Is there a way to characterize the distinction between simultaneous vs sequential games? I'm trying to describe a situation where players can only take actions without knowledge of other players' actions in a given stage of the game (i.e. where the actions taken in any stage of the game are simultaneous), but where repeated games are permitted. I've read Gibbons (1992) but am nowhere wiser.

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    $\begingroup$ Can you be a bit more specific, e.g. use an example? What you describe sounds in a way as a game of imperfect information, or a bit like global games with beliefs. $\endgroup$ Apr 15, 2021 at 8:04

1 Answer 1


In the standard theory of games, simultaneous and sequential games are distinguished by the means of something called "Information Sets". Alluding to the origins of Game Theory (von Neumann and Morgenstern 1944), simultaneous move games can be thought of as special cases of sequential move games. In their landmark work, vN-M give an explicit method to construct simultaneous move version a sequential game. For them, every game is essentially a sequential move game. But that's just history.

From a theoretical standpoint, all that matters is what does a player "know" about the previously played moves while making a decision in a game. This notion of the "information that a player has before making a move" is characterized in sequential move games (and their game trees) via Information sets.

Consider, for example, prisoner's dilemma. But suppose that it is played sequentially, in two different ways:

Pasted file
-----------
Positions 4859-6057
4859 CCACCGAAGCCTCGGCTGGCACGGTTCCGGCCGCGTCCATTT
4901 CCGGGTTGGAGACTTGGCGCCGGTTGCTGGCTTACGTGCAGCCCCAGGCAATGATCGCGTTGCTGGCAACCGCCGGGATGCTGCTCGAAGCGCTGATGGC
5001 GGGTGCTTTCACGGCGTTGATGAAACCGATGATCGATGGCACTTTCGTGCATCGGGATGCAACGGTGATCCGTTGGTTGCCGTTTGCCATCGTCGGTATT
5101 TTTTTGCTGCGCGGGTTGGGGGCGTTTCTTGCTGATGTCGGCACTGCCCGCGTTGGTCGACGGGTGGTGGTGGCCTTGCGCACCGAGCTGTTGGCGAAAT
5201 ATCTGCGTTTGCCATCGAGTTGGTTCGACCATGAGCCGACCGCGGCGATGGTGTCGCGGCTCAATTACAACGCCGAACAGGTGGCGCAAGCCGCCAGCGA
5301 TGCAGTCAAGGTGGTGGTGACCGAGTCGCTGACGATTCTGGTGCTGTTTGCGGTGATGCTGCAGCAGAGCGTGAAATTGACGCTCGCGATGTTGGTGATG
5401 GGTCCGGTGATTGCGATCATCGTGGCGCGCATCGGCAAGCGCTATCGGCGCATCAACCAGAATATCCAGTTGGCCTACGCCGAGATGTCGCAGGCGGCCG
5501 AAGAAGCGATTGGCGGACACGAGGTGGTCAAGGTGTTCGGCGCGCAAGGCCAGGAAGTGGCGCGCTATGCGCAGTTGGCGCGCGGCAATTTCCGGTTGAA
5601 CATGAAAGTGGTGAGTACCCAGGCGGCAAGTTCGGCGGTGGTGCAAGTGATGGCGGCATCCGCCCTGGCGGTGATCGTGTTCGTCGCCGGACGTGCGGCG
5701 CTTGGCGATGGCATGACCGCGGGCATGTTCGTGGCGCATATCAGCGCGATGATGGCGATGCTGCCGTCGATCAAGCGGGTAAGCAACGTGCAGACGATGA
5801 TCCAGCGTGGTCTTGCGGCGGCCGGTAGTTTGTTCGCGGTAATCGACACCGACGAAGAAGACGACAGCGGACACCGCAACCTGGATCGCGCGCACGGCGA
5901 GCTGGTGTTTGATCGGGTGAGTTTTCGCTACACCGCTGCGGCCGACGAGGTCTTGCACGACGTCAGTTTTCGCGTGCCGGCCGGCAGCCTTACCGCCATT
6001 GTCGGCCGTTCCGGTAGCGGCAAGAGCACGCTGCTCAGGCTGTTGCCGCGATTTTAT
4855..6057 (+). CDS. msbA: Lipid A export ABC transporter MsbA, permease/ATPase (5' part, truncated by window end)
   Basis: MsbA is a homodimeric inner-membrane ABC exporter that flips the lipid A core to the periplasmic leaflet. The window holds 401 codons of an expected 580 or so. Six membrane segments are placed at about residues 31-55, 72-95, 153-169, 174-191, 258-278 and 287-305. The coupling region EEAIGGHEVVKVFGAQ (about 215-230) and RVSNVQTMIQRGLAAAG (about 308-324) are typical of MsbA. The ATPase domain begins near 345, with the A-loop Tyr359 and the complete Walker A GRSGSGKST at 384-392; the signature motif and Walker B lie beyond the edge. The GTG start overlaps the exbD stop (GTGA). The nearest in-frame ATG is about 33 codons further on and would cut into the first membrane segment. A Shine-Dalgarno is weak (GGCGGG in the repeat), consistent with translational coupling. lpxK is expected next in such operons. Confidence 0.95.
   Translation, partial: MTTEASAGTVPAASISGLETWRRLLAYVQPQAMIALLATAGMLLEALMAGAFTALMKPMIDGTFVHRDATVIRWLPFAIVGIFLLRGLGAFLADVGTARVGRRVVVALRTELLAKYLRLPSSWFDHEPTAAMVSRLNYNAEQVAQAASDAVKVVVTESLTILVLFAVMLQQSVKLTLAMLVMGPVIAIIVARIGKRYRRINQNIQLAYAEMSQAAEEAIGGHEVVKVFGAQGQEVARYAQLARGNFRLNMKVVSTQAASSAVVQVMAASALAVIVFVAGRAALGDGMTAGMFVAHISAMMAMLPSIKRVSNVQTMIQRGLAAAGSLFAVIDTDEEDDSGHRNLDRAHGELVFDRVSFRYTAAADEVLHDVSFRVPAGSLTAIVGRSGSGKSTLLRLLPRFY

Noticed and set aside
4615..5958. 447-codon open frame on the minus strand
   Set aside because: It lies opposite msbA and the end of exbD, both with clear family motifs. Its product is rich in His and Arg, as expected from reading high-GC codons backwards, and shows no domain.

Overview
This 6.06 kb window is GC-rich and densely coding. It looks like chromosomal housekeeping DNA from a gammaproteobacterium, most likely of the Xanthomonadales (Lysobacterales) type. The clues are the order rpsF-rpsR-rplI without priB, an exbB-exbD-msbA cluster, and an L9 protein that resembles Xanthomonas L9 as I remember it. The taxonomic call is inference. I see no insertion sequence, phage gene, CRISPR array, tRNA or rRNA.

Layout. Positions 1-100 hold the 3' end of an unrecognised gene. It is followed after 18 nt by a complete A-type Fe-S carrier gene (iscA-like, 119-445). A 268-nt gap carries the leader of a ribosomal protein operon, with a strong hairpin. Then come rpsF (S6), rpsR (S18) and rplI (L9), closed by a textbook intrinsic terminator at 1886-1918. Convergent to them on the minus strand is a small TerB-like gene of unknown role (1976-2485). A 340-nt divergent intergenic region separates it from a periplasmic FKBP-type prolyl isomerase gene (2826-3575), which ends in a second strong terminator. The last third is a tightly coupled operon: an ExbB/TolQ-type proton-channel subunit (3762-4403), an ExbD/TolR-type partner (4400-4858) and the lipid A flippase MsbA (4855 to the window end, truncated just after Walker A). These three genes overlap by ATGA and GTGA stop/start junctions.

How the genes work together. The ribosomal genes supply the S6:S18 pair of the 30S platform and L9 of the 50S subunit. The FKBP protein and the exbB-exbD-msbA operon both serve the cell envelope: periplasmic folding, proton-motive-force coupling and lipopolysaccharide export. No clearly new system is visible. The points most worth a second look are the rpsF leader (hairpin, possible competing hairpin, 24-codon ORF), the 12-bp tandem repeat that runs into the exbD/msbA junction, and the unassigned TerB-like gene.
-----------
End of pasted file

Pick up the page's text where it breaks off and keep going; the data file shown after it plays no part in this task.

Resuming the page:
1. Player 1 moves. Player 2 learns Player 1's move. Player 2 moves.
  2. Player 1 moves. Player 2 does not know about Player 1's move, but knows that Player 1 has moved. Player 2 moves.
    In most cases, 2. is essentially a simultaneous move game.

Extensive form of a simultaneous move game

Here's how we conventionally represent a simultaneous move game in extensive form. In the above image, the dotted line joining the two decision nodes of Player 2 signify that while making her decision, Player 2 does not know at which node she actually is. If there were no dotted line, it would mean that Player 2 knows at which node she is, and hence has learned about Player 1's choice. In the pictured version, all that Player 2 knows that if she plays C, she would get either 3 or 1, but that's it. Note that this is exactly similar to the situation we have in a simultaneous move game. A repeated version of this one shot simultaneous move game is then easy to imagine.

In GT jargon, we say that these two nodes which are joined are contained in the same Information set. So, an Information set is the collection of nodes among which a player cannot differentiate.


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